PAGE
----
But as speech-language pathologists, I think we have the opportunity to understand the intricacies of this game called life. And when I mentioned the game called life, that brings me to the last hat that I feel we wear on an almost daily basis and that is the hat of a coach. Certainly, when we try to look at a speech-language pathologist and a coach, I really feel like there’s so much overlap. You know, a coach is a person that works together with athletes, and these are athletes that have real honest goals, whether it be running, they want to hit a certain minute mark or whether it be weightlifting and they want to lift a certain amount. They have a real goal in mind and athletes can’t reach that goal on their own. And it’s not to say that they’re not strong or they’re not driven, no certainly they’re strong and their driven. But athletes have a coach. And that coach is that person that kind of sees them. Sees their whole self and sets in motion a very individualized approach as to how they can meet that particular goal.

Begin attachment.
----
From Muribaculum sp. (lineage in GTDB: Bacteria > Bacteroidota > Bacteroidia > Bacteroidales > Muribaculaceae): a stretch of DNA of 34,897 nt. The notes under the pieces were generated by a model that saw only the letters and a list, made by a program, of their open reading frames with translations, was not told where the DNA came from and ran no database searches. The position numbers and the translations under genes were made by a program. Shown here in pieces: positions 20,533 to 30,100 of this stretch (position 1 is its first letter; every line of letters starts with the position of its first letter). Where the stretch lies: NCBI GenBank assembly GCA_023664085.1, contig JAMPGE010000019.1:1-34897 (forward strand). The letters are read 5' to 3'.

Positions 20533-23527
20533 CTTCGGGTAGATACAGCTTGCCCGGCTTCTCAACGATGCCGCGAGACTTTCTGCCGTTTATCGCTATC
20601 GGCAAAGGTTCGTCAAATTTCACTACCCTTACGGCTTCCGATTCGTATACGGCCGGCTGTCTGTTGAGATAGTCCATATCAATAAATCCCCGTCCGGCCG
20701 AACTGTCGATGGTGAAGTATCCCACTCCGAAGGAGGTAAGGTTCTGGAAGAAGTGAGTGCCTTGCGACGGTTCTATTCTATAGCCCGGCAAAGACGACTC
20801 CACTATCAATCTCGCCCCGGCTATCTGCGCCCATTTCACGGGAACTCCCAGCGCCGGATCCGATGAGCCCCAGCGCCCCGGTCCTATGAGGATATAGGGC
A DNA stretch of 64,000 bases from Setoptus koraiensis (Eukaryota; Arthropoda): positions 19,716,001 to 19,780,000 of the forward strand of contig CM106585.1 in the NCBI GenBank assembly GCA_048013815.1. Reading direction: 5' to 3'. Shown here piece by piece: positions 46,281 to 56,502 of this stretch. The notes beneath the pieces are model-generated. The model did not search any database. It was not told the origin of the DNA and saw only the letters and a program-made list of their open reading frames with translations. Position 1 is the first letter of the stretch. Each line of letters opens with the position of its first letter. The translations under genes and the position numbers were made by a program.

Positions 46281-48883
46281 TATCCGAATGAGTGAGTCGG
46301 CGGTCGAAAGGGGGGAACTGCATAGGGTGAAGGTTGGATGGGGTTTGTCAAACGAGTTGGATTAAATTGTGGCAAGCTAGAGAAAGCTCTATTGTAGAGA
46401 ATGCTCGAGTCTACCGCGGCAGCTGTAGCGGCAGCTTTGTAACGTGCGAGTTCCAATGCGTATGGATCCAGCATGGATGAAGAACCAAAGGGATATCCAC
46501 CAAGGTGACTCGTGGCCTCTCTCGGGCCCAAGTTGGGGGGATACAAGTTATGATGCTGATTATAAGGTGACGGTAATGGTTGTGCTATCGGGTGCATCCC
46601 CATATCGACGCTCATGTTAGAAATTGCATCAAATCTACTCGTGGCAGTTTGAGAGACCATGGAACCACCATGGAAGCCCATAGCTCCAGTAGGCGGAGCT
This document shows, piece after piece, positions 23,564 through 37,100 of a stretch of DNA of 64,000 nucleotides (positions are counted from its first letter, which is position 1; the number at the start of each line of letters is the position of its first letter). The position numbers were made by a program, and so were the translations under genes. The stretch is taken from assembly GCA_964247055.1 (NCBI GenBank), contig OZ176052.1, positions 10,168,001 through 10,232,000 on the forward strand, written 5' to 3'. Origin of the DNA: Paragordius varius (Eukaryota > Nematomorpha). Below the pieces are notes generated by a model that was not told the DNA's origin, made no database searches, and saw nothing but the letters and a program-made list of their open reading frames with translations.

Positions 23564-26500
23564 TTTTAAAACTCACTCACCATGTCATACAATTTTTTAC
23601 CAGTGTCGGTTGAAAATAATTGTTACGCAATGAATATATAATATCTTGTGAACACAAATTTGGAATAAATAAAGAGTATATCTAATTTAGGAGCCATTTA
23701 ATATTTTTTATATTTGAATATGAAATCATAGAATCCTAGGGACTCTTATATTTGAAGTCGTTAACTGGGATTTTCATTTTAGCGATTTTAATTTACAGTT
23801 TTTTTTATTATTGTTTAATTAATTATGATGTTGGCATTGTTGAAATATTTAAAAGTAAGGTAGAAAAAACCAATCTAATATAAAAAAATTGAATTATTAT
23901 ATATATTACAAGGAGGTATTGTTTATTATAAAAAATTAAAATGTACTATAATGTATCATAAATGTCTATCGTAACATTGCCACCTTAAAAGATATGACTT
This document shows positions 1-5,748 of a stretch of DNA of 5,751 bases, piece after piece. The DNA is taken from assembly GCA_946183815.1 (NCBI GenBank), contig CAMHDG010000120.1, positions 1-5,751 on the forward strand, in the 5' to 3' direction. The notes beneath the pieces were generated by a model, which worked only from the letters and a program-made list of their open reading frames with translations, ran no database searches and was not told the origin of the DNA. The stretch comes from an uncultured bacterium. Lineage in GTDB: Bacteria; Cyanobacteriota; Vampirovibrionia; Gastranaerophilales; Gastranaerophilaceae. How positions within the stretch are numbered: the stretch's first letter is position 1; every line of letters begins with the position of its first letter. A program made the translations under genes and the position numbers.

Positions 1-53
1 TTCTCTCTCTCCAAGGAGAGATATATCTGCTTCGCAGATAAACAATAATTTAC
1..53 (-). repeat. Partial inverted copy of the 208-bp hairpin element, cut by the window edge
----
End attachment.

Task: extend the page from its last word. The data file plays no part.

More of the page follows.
So, as clinicians, that’s what we do. We see our whole students and we really work together with them and in effort to create an individualized experience so that they’re able to reach whatever goal it is that would help facilitate wonderful communication. So that they’re able to successfully speak to their wants, their thoughts, and their needs because there’s no better music in this world than hearing that come from the clients that we work together with. I work together right now with a terrific middle school student who happens to be a person who stutters, and he right now is thinking about the different summer jobs that he wants because a lot of his friends are 13, 14, 15 and when summer comes along, they start talking about the jobs. Maybe he’s going to work at McDonald’s, maybe he’s going to work at the local diner, maybe he’s going to work down at the shore because in Jersey everyone loves their boardwalks.